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. there are folks, journals, olympics team usa, the , they actually use this in all the training of the olympic members, to keep a cool head. i don't know how to reach all of those people, and do that. it's such a complex thing. host: we will leave it at that, and we will take a short break. when we come back, we will continue our look at gun violence in cities. mcallister,s marcus with the group, cure violence, with the goal of curing inner-city violence. we will get a different perspective on the subject from rafael meant well --mangual. we will be right back.
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♪ >> for their fourth annual literary lawn party with the state -- at the state capital of jackson, with the discussion on presidential leadership. include gerald cashin, jack davis with his pulitzer prize-winning book the golf --gulf, the making of the
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american say. we speak with former mississippi governor, haley barbour. her book is the great revolt. and author frank williams, with lincoln as hero. join us live, saturday at 10:30 eastern on booktv on c-span2. sunday night at eight eastern on c-span q&a, john furling talks about his book, apostles of revolution, jefferson, munro, and the struggle against the old order in america and europe. >> if they could come back and and see thatoday, the most important play on broadway now and for the past thatal years is a play lionize his alexander -- lioniz
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hamilton, and villain eyes as thomas jefferson, and sees the amount of money's using american politics they would fear that many of these things that are going on in the united states today bore an uncanny to the england that they had rebels against. sunday night at eight eastern on c-span q&a. washington journal continues. host: marcus mcallister is at our table this morning, the national community coordinator for cure violence. what is this group? guest: it's a violence prevention organization that operates throughout the country and throughout the united states . we look at violence from a health perspective, our founder , and the way we look at violence is treating it using
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disease control methods from an epidemiologist standpoint. host: what does that mean? what do you do? we interrupt the transmission of violence, we try to interrupt and change the behavior associated with that particular spread of that epidemic, then we change group and community norms which plays a part in violence spreading. one of the number one predictors of violence are previously violent events. we have been taught and trained about this phenomenon, about how violence is similar to any other epidemic, cholera, the aids epidemic, it has epidemic waves. is as easy as coughing today, and if you cough on someone and then they cough on someone it spreads. that's the same way with violence. how individuals are exposed to it, and they are more likely to be violent. the: how do you track when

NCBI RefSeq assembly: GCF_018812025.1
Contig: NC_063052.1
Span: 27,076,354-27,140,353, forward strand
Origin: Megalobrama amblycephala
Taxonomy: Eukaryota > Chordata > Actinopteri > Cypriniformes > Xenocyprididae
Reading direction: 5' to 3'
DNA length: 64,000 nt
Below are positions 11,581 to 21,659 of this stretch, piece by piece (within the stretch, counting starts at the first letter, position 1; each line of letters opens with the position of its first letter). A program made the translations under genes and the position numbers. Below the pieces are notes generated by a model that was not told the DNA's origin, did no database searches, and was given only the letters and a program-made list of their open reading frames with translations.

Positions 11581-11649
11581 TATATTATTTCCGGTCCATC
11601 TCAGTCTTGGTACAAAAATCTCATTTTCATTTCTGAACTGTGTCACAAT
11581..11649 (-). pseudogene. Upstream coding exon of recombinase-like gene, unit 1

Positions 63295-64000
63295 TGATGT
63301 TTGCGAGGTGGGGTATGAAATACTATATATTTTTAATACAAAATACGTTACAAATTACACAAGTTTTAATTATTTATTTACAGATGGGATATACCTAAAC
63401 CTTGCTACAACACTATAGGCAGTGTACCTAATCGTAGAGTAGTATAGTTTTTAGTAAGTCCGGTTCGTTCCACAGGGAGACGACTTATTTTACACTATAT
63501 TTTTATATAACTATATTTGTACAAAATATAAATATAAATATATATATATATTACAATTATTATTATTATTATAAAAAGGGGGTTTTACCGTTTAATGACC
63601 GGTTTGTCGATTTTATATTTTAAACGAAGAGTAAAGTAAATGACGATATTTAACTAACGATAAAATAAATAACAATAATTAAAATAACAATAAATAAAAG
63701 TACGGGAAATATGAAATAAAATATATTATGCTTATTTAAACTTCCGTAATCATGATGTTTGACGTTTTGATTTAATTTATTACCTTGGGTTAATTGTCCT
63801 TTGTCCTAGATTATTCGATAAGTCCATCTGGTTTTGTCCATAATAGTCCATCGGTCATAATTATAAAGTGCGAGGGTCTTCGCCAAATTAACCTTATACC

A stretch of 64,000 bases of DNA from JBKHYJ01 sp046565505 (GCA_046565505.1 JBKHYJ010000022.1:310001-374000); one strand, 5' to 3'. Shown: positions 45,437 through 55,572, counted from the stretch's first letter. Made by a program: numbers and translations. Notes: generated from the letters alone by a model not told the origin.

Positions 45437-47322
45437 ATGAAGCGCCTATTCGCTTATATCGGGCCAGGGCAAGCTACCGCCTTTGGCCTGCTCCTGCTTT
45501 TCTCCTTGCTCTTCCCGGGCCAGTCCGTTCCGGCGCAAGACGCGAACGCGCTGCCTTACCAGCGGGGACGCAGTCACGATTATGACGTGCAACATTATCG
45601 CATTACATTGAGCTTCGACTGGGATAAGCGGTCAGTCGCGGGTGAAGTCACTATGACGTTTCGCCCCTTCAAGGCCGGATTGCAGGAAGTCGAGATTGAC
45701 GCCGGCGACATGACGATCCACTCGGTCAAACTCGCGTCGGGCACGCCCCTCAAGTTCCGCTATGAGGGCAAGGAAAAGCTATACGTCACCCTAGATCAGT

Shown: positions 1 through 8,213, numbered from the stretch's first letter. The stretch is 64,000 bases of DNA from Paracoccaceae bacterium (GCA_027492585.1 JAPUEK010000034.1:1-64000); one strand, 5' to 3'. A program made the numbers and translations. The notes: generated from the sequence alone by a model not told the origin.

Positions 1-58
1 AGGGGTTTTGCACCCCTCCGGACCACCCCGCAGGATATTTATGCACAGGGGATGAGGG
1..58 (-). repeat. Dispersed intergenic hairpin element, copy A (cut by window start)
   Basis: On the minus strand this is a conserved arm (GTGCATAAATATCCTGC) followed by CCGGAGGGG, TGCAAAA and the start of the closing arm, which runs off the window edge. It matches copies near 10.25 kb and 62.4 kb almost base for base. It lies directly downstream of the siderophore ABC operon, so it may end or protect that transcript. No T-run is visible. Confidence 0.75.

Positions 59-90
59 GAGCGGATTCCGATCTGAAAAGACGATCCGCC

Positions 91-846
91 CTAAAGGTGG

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disease is popped up? and how do you interrupted? we use a lot of data, we work in various cities throughout the country. we get the data based on those communities, and one of the ways we interrupted is we higher credit --hire credible messengers, individuals from that community. they themselves might have been violent in their past, they might have been associated with street life or whatever the nature maybe. they have what we call a credibility to intervene to stop and quell different situations. host: so what are they saying? guest: they are using their influence, they are saying a variety of things. they are in individual with streetsmarts, talking to someone , andth street smarts trying to talk someone down. i know it sounds as simple as talking but it is talking to individuals.
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but it has to be the right individual talking them down, something that young people are going to say he or she has been through that and i can say that they know what they are talking about. a lot of violence around the country is happening over things that happen on social media. it starts on social media and it leads to the streets. is havings know, who these days. they will go to the individuals they know and have these relationships and tell them it is not worth it. talk them down. and sometimes out of respect they will give it a pass. and it becomes a thing with a stop that one offense and -- one of event and a culture develops. and we are showing that it is cool to not be shooting and killing in the neighborhoods. these are individuals that kids might look up to, or in their past my have been out there doing the same thing. if they can change, you can change. we become the message. host: you interact, then what is next?
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guest: our job is to make sure there is no spread on the , no retaliations or anything of that nature by using our intel. canvas,phone calls, we we put that message out there. we have what you call violent interrupters and outreach workers. outreach workers are dealing with individuals on a regular basis, like any other caseworker . they do home visits and phone calls, they check on the individuals and help them with different services they need, wraparound services with jobs, assessing them and helping them make their lives that are. and we have violence interrupters, who take to the street to stop an epidemic from getting out of proportion. a guy may be coming home from jail, and if he comes home he will be coming back to his neighborhood. that they do something triggers him to get back into it